SUMMARY OF THE INVENTION The present invention is a solution of the problem of how to stop a slip-engendered slide as soon as it begins. Structurally, in the preferred embodiment herein disclosed, it is a footpiece designed for incorporation in or attachment to footwear, overshoes, rubbers, walking aids, canes, crutches, and the like. However, the generic invention, as distinguished from specific embodiments thereof, is applicable to any usage in which one of a pair of surfaces in potentially slidable face contact is to be protected against fortuitous slippage on the other.

In the footpiece here shown, the antislip mechanism is contained within an open bottom housing having a bottom tread surface which, in service, bears down upon an underlying ground surface. If the underlying surface is slippery, the danger of slippage of the tread surface is always present. A fall on an icy sidewalk, or on a wet floor, can cause serious and sometimes fatal injury, especially to the elderly and infirm. Unlike the prior art antislip devices, in which the means for penetrating the underlying surface is always in contact therewith whenever the tread surface with which it is associated is in service contact with the underlying surface, the slip stopping penetrating means of the present invention is always out of contact with the underlying surface and cannot become engaged therewith until a slip has begun. The antislip mechanism of this invention is operatively responsive only to the actual start of a slip, which therefore makes it practical to be worn indoors for walking on floors and rugs without damage thereto.

The antislip mechanism is a unit assembly of a wobble plate suspended from a support plate that is adjustable axially in the housing and an actuator (trigger) carried by the wobble plate and depending therefore under a spring bias which maintains the bottom terminal portion of the actuator projected through the open bottom of the housing for normal gripping engage ment with a surface underlying the tread surface of the housing. The wobble plate is rotatable and tiltable, and its peripheral edge provides means for penetrating an underlying surface whenever the plate is tilted out of its normal plane of revolution on the vertical axis of the housing. While the plate occupies its normal plane of revolution the penetrating means is maintained entirely within the housing and spaced vertically above the housing tread surface. At the beginning of a slip, the actuator, which is a projection of the housing axis, is displaced radially from the housing axis and correspondingly tilts the wobble plate to project its penetrating means downward and forwardly at an angle and centrally in the direction of slip advance.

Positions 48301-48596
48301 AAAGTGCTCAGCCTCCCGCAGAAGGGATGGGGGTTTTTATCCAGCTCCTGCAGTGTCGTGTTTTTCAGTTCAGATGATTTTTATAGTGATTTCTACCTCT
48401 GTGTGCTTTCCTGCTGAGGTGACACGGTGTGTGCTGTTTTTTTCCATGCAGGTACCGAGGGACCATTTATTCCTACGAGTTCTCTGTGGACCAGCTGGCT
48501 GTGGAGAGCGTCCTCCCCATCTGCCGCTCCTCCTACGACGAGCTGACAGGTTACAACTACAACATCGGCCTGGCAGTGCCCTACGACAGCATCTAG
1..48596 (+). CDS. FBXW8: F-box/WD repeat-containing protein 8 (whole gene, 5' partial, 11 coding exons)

DESCRIPTION OF THE DRAWINGS FIG. 1 is a diametrical sectional view through an antislip footpiece of the present invention as mounted in service position in the heel portion of an article of footwear such as a rubber or the like.

FIG. 2 is a sectional view taken on line 2-2 of FIG. I.

FIG. 3 is a bottom plan view of the footpiece.

FIG. 4 is a fragmentary perspective view of a portion of the peripheral edge portion of the wobble plate.

DESCRIPTION OF PREFERRED EMBODIMENT In the specific embodiment of the invention disclosed herein, the antislip footpiece, designated generally as 10, comprises a thin cylindrical shell 11 closed at its top I2 and open at its bottom. An integral, external, annular flange I3 surrounds the bottom of the shell and is bonded to the body 14 of an article of footwear into which the shell is recessed and seated against rotation or axial displacement. The shell provides a socket within which is seated a complemental metal cylindrical housing 15 closed at its top 16 and open at its bottom. An external, annular flange l7 integral with the housing underlies the shell flange I3. A ground engageable adjustable tread member 18, here shown as a ring of rubber or plastic, underlies the flange 17 and is bonded thereto. The internal diameter of the tread ring 18 is substantially the same as the internal diameter of the housing 15, and the housing and ring constitute a unit that is rotatable within the socket shell 11 but which is normally fixed against rotation or axial displacement by a setscrew I9 threaded in the housing wall and bearing against the inner face of the shell.

As best shown in FIG. I, the body 14 of the article of footwear is formed with a conventional tread 20 for engagement with an underlying ground surface 21 of ice or snow or any slippery surface. The bottom faces of the adjustable tread ring 18 and the fixed tread 20 are flush, and the outer peripheral face of the ring abuts the complemental face of the ground tread 20 is slidable relation on the line of a circle that is concentric with the cylindrical wall of the housing 15 and at a point intermediate the inner and outer peripheries of the overlying housing bottom flange 17. Due to this arrangement, the outer marginal zone of the housing flange is firmly anchored between the body 14 of the article of footwear and its ground tread 20, thus preventing axial displacement of the housing independently of the setscrew I9. Tool-engageable sockets 22 in strips 23 embedded in the ring become visible at the point of greatest wear and indicate when and where compensating adjustment of the ring should be made by rotating it to move the worn area and replace it with a less worn area.